New ISD figures, released today, show that access to specialist speech and language therapists, one of the key performance indicators for Head and Neck Cancer, is not being met in Scotland.
The latest figures available, 2017/18, show that only 58 percent of patients with oral, pharyngeal or laryngeal cancer undergoing treatment with curative intent were seen by a specialist speech and language therapist before treatment.
This is well below the 90% target for this measure, which was also not met in any of the 14 health boards.
The number of patients seen by a specialist speech and language therapist before treatment is compared to patients undergoing treatment with curative intent only rather than all patients, meaning that the number of patients not receiving specialist speech and language therapy could be much higher.
The percentage of patients seen by specialist speech and language therapists before treatment fluctuated significantly between health boards, with 9.4% of patients seen in NHS Fife, compared with 86.7% in NHS Lanarkshire.
The Head & Neck Cancer Quality Performance Indicators Report states that “A common theme for many Boards not achieving the target for this QPI was staffing and service demand issues.”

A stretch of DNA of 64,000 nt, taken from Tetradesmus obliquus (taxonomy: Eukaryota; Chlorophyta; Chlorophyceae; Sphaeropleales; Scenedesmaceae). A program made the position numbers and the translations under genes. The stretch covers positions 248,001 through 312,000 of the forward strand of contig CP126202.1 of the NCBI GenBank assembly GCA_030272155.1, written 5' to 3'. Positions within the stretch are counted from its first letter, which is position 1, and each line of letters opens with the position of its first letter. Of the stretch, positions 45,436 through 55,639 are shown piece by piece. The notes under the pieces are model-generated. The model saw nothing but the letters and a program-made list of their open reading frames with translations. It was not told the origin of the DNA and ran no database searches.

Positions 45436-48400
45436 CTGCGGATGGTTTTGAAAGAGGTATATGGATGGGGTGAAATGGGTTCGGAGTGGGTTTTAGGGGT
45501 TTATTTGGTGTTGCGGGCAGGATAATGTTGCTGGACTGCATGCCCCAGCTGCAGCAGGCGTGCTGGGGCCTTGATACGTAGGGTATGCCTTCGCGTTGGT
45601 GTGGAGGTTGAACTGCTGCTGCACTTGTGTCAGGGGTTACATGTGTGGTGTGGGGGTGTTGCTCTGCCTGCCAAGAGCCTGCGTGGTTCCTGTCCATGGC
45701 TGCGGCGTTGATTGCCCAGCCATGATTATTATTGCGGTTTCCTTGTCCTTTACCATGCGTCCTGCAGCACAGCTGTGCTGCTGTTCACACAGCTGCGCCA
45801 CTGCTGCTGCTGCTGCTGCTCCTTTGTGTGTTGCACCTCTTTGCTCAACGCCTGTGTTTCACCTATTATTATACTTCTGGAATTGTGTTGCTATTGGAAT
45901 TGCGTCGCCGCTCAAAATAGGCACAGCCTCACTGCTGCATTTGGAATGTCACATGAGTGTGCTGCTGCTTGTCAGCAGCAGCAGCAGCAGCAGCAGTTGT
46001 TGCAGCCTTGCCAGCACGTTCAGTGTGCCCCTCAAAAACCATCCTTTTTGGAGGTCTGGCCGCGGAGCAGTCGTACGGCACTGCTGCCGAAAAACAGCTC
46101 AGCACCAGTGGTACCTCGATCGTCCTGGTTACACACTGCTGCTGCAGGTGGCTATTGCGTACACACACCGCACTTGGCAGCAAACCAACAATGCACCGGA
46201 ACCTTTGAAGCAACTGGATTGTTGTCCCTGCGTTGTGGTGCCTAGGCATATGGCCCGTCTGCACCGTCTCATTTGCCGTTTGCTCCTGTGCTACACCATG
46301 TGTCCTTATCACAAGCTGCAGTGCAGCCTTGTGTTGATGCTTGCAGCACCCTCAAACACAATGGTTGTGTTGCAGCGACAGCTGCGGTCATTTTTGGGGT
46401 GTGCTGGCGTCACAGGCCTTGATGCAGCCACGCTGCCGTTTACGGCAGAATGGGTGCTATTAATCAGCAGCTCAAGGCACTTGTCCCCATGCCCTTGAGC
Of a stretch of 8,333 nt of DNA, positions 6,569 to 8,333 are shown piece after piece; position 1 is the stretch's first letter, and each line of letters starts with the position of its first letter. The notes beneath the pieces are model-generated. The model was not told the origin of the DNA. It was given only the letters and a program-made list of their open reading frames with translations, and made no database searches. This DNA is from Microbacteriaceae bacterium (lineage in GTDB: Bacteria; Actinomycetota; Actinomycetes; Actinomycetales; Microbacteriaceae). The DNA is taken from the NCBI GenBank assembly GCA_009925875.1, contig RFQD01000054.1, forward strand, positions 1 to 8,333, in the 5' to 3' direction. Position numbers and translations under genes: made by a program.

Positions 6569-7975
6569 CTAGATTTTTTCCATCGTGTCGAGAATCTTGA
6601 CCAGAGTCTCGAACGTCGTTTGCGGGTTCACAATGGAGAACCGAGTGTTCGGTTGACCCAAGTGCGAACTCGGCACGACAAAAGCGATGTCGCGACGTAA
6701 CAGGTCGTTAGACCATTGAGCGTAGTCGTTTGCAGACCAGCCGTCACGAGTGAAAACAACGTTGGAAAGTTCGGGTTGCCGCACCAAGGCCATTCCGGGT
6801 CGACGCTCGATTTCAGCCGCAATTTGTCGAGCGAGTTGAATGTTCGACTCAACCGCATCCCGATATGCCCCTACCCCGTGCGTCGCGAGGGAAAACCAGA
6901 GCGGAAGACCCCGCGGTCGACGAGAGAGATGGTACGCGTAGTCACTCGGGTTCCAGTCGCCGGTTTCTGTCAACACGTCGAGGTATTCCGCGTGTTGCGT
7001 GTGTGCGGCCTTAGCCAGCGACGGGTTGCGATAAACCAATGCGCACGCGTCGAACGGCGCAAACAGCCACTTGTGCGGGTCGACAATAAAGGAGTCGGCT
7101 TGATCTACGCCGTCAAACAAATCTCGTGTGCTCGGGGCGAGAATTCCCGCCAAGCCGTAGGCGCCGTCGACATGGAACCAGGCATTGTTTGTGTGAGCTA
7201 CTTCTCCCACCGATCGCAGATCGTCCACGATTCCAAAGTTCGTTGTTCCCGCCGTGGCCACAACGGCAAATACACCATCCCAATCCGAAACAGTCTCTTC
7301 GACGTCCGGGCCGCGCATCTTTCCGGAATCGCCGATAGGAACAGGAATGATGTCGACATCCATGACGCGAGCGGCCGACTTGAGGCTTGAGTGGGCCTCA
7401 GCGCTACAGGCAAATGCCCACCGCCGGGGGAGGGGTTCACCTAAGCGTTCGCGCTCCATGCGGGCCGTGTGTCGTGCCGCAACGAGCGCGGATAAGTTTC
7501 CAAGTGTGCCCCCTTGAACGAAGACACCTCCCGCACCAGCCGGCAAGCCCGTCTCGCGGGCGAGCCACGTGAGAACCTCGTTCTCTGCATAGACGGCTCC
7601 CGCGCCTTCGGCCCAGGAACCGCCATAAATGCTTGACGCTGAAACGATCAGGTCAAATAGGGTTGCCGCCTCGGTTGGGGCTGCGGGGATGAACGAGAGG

Miles Briggs, Scottish Conservative shadow health secretary, said:
“These figures clearly show that significant improvement is needed in access to specialist speech and language therapists prior to treatment across Scotland.
“Recovery after treatment is an integral part to health care and the quality of life of a patient after treatment.
“People relearning how to speak after cancer treatment is incredibly important and everyone must have the support they need to do this.
“Across health boards in Scotland there is currently a post code lottery for whether a patient sees a specialist speech and language therapist before treatment and we must see improvements.
“A lack of speech therapists across health boards means that demand can’t be met and patients aren’t being given this vital support to regain their speech.”
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